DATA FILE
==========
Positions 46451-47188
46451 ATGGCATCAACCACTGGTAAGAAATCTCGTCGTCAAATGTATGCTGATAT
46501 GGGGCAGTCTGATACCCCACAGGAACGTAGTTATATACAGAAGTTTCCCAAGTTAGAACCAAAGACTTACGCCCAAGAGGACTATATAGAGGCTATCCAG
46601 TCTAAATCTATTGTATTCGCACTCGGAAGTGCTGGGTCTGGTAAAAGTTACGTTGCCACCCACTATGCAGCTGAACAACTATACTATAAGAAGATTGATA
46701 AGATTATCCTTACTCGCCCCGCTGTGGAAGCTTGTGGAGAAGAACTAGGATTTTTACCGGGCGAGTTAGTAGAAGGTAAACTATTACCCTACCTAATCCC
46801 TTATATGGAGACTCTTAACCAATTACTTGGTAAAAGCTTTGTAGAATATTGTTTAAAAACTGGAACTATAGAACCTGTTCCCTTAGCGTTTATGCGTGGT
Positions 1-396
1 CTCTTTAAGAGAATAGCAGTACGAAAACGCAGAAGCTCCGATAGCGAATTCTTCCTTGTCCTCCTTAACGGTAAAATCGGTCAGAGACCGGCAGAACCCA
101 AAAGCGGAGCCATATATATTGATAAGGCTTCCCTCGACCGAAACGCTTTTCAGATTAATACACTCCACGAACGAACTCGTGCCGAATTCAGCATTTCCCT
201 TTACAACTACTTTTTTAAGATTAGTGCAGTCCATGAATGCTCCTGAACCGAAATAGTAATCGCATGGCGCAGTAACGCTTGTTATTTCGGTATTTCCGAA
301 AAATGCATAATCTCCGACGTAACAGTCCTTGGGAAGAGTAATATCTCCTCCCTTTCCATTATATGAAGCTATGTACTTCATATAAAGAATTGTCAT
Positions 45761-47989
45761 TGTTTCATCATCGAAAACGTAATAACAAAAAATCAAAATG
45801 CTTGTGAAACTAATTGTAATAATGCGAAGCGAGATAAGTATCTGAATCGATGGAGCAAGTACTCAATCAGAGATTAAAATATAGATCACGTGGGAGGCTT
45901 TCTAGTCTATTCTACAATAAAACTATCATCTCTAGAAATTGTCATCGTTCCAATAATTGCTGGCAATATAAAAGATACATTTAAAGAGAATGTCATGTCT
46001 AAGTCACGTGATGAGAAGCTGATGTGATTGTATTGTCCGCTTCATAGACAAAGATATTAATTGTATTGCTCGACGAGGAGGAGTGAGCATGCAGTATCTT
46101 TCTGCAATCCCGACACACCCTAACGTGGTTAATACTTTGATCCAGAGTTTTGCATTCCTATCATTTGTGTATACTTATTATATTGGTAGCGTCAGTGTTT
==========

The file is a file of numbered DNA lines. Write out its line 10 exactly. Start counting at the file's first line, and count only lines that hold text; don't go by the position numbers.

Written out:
201 TTACAACTACTTTTTTAAGATTAGTGCAGTCCATGAATGCTCCTGAACCGAAATAGTAATCGCATGGCGCAGTAACGCTTGTTATTTCGGTATTTCCGAA